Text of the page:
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NORTHERN PACIFIC RAILWAY COMPANY v. SOLUM. NORTHERN PACIFIC RAILWAY COMPANY V. MONARCH ELEVATOR COMPANY. NORTHERN PACIFIC RAILWAY COMPANY V. DULUTH ELEVATOR COMPANY

June 10, 1918

NORTHERN PACIFIC RAILWAY COMPANY
v.
SOLUM.

NORTHERN PACIFIC RAILWAY COMPANY
v.
MONARCH ELEVATOR COMPANY.

NORTHERN PACIFIC RAILWAY COMPANY
v.
DULUTH ELEVATOR COMPANY



ERROR TO THE SUPREME COURT OF THE STATE OF MINNESOTA

White, McKenna, Holmes, Day, Van Devanter, Pitney, McReynolds, Brandeis, Clarke

Author: Brandeis

[ 247 U.S. Page 478]

 MR. JUSTICE BRANDEIS delivered the opinion of the court.

These three cases were heard together. In each of them the plaintiff below sought to recover from the Northern Pacific Railway Company, in a state district court of Minnesota, an amount equal to that by which the freight collected for coal carried on an interstate route from Duluth to some other city in the State, exceeded the rate prescribed by the Minnesota law for carriage between those points on another route, wholly within the State. In each case judgment was entered in the trial court for the plaintiff for such amount; and the judgments were affirmed by the Supreme Court of Minnesota. Each case comes here on writ of error.

Carlton is situated on the Northern Pacific Railway, west of Duluth. Between these Minnesota cities that company operates two lines of railroad, each mainly single track. The northerly line, about 20.9 miles in length, lies wholly within Minnesota; the southerly line, 27.5 miles in length, extends for 11.7 miles through Wisconsin. The southerly is the original Northern Pacific line which was built in 1885. It has relatively light grades. The northerly line was built by the St. Paul and Duluth Railroad Company and came under the management of the Northern Pacific in 1900. It has a heavy upgrade from Duluth to Carlton. Since 1900 both lines have been operated continuously by the Northern

[ 247 U.S. Page 479]

     Pacific. Because of these grades, the northerly route has been used almost exclusively for such Duluth shipments as are inbound and the southerly route has been used for such as are outbound. Until June, 1907, the rates were the same over the two routes. They were duly filed with the Minnesota Railroad and Warehouse Commission and with the Interstate Commerce Commission.

In 1907 the legislature of Minnesota fixed for intrastate carriage of coal, maximum rates which were lower than the published rates theretofore charged. The rates so fixed were to take effect June 1, 1907; but before that date their enforcement was enjoined by the proceedings which were reviewed in The Minnesota Rate Cases, 230 U.S. 352. This injunction remained in effect until July, 1913, when it was dissolved pursuant to that decision. Until then the Northern Pacific continued to charge the published rates (and therefore the same rates) on all shipments of coal from Duluth to Minnesota points, whether moving via the interstate route or the intrastate route. After dissolution of the injunction, the company refunded on the few shipments which had moved over the intrastate route, the amount by which the charges actually collected exceeded the charges which would have been collected had the rates fixed by the legislature been observed. It refused, however, to make refunds on shipments made over the interstate route, on the ground that the state statute did not affect them.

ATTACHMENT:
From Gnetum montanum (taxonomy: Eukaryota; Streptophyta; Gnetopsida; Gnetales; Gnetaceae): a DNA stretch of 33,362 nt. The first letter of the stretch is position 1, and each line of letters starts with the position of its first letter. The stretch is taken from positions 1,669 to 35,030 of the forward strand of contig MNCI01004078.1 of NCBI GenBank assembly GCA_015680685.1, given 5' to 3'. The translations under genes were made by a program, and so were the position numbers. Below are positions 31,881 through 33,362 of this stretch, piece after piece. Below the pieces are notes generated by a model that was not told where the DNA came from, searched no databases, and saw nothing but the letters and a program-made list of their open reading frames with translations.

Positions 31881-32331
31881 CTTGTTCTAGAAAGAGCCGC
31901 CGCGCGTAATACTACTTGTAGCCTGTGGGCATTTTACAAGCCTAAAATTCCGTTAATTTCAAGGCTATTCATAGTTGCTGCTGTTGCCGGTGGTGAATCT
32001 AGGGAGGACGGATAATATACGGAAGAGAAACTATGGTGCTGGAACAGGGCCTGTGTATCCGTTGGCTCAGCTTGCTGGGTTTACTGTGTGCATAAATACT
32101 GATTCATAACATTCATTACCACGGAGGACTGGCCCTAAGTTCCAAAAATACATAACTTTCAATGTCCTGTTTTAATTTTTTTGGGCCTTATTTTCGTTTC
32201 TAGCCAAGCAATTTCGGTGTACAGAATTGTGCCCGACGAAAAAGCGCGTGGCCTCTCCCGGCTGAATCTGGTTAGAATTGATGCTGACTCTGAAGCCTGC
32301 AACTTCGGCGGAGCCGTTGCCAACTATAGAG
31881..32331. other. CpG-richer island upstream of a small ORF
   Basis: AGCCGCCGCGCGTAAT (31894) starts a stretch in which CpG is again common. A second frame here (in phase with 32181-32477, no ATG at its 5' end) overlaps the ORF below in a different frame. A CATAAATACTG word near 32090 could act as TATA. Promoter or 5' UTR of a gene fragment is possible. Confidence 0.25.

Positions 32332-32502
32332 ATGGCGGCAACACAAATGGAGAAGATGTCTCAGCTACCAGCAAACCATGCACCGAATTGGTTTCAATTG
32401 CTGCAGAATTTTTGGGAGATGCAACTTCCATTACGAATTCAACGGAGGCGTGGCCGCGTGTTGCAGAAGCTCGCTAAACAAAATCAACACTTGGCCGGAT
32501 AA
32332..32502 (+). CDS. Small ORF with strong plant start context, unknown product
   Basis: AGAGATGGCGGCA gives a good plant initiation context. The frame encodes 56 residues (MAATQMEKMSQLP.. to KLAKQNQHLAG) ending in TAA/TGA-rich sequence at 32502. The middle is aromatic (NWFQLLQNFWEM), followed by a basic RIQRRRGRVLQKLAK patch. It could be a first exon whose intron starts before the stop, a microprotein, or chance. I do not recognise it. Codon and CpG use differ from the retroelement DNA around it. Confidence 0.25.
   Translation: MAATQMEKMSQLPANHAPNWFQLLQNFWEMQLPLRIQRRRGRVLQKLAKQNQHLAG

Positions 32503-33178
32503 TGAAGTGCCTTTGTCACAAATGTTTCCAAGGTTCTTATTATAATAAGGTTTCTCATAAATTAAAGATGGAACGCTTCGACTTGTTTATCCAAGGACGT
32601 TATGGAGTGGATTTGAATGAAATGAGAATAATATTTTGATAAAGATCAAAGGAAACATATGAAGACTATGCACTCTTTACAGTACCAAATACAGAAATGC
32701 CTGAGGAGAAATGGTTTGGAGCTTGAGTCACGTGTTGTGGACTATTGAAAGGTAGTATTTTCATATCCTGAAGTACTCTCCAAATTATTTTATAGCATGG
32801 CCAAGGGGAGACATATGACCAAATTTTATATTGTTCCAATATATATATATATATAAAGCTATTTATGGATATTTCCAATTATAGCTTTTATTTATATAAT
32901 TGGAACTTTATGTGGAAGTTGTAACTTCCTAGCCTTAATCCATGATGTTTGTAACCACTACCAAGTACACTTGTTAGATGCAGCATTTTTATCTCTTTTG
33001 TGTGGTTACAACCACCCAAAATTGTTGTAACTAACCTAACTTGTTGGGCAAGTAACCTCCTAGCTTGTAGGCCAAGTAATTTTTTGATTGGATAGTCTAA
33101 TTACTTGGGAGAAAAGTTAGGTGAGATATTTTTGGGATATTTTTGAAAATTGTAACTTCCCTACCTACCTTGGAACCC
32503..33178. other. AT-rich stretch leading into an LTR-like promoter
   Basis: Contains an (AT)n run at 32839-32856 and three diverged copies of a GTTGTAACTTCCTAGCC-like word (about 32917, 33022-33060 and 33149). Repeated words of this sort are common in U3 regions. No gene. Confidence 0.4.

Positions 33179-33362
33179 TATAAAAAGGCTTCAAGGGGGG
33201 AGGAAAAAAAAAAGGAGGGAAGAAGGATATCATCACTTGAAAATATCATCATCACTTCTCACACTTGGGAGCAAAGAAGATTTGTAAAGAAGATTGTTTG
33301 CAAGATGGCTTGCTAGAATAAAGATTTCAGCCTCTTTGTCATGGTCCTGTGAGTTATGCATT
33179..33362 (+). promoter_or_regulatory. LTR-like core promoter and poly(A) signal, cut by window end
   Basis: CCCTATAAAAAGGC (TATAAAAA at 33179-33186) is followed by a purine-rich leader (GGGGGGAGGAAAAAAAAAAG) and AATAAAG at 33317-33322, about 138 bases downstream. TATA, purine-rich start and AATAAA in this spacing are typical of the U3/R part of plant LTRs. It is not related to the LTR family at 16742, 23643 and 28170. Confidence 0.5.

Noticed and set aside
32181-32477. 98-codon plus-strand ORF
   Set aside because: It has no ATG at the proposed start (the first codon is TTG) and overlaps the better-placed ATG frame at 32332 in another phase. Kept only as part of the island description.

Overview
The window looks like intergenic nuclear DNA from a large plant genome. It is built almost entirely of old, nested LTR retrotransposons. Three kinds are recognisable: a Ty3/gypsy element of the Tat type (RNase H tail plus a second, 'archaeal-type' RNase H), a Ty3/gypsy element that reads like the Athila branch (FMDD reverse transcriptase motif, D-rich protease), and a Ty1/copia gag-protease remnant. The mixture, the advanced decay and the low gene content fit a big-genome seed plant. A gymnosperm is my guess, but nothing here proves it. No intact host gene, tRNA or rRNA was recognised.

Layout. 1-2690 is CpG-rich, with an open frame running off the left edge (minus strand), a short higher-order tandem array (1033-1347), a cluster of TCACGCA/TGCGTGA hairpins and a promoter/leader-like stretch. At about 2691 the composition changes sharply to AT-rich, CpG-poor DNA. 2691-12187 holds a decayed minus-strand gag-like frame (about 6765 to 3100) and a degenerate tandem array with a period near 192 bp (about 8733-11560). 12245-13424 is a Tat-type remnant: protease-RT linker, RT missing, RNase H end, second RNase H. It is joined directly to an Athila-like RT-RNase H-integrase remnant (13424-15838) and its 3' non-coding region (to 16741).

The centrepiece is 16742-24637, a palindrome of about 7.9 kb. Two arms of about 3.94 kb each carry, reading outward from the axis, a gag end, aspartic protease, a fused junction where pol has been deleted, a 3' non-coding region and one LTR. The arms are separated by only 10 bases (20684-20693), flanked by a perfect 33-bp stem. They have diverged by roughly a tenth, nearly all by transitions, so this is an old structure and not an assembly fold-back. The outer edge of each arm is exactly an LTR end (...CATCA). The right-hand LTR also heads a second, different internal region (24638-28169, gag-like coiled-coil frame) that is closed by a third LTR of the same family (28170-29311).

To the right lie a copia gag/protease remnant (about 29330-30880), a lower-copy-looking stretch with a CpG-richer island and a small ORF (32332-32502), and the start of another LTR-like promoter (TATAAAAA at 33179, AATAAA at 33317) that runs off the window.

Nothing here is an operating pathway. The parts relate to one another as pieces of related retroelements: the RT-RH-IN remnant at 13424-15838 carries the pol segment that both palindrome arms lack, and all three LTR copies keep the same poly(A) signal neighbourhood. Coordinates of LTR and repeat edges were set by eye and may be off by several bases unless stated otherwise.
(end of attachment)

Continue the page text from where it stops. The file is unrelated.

Among such shipments were those involved in these cases, from Duluth by the interstate route to three Minnesota points, Hitterdal, Battle Lake, and Haweley, cities on the Northern Pacific lying west of Carlton. The shipment in each case was delivered to the Railway without any instruction as to how it should be routed; but the plaintiffs contended that, in the absence of instructions, it was the duty of the carrier to select that

[ 247 U.S. Page 480]

     route which was for the interest of the shipper, namely the intrastate route; because it would prove to be the cheaper, if the rates prescribed by the State were upheld. The several shippers claimed that they were entitled to the same refunds which would have been made if the coal had been carried on the intrastate route; and the suits were brought to recover these amounts.

The Railway answered in the first two cases, that, at the time of the shipments, the rates published were (because of the injunction in effect) identical on the two routes; that "in the ordinary and proper and economical operation of its property, it was necessary to move, and this defendant in general did and does now, move all out-bound shipments from Duluth via the interstate line and all in-bound shipments into Duluth via the intrastate line, and that to have carried the shipments referred to in the complaint to their destination . . . via said intrastate line instead of via the interstate line, over which they were actually carried, would have entailed great additional expense upon this defendant"; and that these rates were just and reasonable for the service performed and were collected pursuant to the tariffs published and filed with the Interstate Commerce Commission. In the third case the answer alleged in addition, that, on December 24, 1915, and prior to the commencement of that action, the Interstate Commerce Commission had, in Holmes & Hallowell Co. v. Great Northern Ry. Co., 37 I. C. C. 627, decided that the practice of defendant in routing its westbound shipments from Duluth over its interstate line was a proper and reasonable practice and had denied the application for reparation on shipments of coal made over that route.

The judgments entered were upon demurrers to the answers. That in number 205 was entered May 28, 1916; that in number 206 on May 23, 1916; that in number 526 on May 2, ...


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